GENDER BIAS IN COACHING A. Person’s (2010) concept of “lack of opportunity, lack of administrative positions and lack of coverage in women’s sports” A gender bias that I have been aware of and have experienced is gender typing or generalization. To apply it to logic, it is, of course, a fallacy, but in sports it has become a fact and an accepted truth…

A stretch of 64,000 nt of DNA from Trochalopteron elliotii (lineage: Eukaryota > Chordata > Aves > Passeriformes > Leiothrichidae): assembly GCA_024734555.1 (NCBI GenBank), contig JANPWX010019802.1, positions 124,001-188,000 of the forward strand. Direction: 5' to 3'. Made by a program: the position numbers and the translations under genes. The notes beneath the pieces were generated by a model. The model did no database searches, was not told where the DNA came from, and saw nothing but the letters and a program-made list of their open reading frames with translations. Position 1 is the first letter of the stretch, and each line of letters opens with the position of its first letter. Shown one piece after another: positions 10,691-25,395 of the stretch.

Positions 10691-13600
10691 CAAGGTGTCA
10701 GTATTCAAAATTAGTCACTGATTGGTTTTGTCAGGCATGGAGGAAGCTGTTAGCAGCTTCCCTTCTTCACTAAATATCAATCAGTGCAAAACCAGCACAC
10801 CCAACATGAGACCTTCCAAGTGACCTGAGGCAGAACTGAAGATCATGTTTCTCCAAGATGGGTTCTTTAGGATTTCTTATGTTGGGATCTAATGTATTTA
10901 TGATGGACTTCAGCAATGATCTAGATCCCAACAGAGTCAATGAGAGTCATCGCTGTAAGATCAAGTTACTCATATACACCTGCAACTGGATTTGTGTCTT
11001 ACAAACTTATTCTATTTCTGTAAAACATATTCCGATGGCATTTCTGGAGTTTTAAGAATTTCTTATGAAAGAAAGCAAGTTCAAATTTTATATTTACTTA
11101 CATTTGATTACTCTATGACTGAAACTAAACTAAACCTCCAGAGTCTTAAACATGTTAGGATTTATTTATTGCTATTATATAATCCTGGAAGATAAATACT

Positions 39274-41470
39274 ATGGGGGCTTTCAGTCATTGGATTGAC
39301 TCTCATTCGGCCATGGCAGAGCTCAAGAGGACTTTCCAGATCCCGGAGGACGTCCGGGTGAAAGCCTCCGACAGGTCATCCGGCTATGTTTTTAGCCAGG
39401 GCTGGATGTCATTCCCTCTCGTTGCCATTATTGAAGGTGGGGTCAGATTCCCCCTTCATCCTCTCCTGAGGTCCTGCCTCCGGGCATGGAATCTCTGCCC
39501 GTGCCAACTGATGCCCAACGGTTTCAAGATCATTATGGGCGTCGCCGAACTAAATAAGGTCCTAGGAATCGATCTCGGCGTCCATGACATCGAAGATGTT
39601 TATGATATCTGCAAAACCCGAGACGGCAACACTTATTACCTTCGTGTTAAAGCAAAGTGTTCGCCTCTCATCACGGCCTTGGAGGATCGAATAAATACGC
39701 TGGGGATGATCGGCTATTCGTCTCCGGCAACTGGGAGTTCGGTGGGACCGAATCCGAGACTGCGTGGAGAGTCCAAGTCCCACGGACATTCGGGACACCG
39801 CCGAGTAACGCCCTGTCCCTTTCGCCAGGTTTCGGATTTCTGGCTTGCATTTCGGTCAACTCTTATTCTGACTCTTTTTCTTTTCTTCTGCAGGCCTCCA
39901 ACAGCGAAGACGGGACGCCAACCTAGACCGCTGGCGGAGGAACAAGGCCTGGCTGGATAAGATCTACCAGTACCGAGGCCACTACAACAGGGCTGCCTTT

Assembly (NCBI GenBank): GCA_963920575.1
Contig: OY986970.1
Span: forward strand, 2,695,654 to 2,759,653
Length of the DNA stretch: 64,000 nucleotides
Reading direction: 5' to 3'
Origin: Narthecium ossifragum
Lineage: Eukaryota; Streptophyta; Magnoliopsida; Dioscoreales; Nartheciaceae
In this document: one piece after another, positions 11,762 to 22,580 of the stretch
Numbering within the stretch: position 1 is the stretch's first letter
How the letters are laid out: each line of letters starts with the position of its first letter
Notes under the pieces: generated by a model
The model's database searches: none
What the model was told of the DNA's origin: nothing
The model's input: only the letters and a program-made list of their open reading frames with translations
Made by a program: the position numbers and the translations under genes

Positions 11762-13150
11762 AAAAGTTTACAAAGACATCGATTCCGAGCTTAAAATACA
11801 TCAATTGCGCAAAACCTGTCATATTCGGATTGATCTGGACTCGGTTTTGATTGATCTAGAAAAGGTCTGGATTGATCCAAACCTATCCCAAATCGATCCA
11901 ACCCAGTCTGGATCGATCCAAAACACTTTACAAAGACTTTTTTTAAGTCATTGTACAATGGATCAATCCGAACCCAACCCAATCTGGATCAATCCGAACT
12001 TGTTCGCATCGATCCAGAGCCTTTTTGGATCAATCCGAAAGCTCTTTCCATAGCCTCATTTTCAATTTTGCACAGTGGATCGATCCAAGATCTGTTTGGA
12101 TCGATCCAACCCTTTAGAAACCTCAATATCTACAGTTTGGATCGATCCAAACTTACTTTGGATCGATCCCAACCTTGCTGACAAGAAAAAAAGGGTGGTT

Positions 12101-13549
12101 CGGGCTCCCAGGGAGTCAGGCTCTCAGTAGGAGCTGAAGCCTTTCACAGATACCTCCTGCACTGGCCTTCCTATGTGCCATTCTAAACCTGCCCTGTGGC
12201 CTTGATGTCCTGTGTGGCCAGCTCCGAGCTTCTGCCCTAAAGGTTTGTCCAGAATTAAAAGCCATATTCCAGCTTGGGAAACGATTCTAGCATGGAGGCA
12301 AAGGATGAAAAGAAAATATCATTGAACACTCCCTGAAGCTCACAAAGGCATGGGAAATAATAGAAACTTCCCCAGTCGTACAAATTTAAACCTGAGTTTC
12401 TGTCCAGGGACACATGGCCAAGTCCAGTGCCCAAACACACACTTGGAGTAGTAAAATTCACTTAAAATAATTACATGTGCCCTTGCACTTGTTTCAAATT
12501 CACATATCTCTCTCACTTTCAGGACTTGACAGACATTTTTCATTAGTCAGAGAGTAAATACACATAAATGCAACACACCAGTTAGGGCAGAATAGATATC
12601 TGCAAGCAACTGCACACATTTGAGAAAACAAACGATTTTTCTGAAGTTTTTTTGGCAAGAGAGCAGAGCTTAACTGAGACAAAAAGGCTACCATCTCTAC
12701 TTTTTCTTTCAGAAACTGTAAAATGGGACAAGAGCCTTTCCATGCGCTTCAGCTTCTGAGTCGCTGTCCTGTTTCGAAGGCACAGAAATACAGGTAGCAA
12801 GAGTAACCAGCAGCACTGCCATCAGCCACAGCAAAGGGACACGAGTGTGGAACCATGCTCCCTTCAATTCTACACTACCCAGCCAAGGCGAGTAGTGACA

And there are generalizations. “Females don’t make good coaches” is one of those generalizations. Because there are not enough coaches in sports, it is generally taken that women are not good coaches. The common perception and the common language create a gender bias for women coaches. People are still not treated equal, same with women, and more with women coaches, no matter what kind of sports. Men have this stereotypical bias that they are stronger than women, physically and mentally. All this is grounded in men’s belief systems, that is why it is very difficult to be a coach, even though the male coach is for a feminine sport. We have been living in a patriarchal society since the beginning of time. It has always been that way and, perhaps, may not change rapidly – the way society will deal with women and women coaches and the way people consider gender. What is perceived is different – or the opposite – as compared to what is written; the law is not always followed, but what people think is what is being observed and done. And what is right – that men are far more superior than women and that they should have more in law and in benefits? Person (2010) says that there is the traditional wisdom that women are only for feminine sports like gymnastics or cheerleading and that they should not engage in ‘high physical contact’ sports and activities. A law was passed in 1972, known as Title IX of the Educational Amendments, which granted women rights to play in all sports. Title IX protects the rights of students and employees from discrimination based on gender. Person (2010) indicated that while Title IX provides equal opportunity for women in sports, it does not provide equal opportunity in specific sports. For example, while there is no women equivalent for American football, women are provided options to consider other sports like volleyball or hockey which, according to Person, does not mean equality as ‘options do not mean equal’. Women coaches for feminine sports are also discriminated. Another stereotyping is that female coaches are lesbians. This is clear gender bias. There are even some women who think that way. So, it is no surprise that men have that perception and feeling. People look at the outside appearance and not the qualities of the job the person has been hired. Since the woman coach is seen that way, it would be hard for administrators and supervisors to give them benefits or raise their salaries. B. Men coaches are paid higher than women coaches If people were given the chance of evading the truth or playing with the law, they would do this in artistic and creative ways. I thought that, as regards the university and the students’ sports world, people should be concerned of improving their skills and pursuing excellence in their talents. But later I realized, after reading about women and equality, that there’s much to be done aside from pursuing excellence. Laws promoting equality have been perfected, but their implementation has been ignored. Despite the provision of Title IX for equality between men and women coaches, the fact remains that men coaches are paid much more than women. According to Tyler (2012), schools and universities tried to play it around Title IX by showing that the pay for coaches of women’ ...
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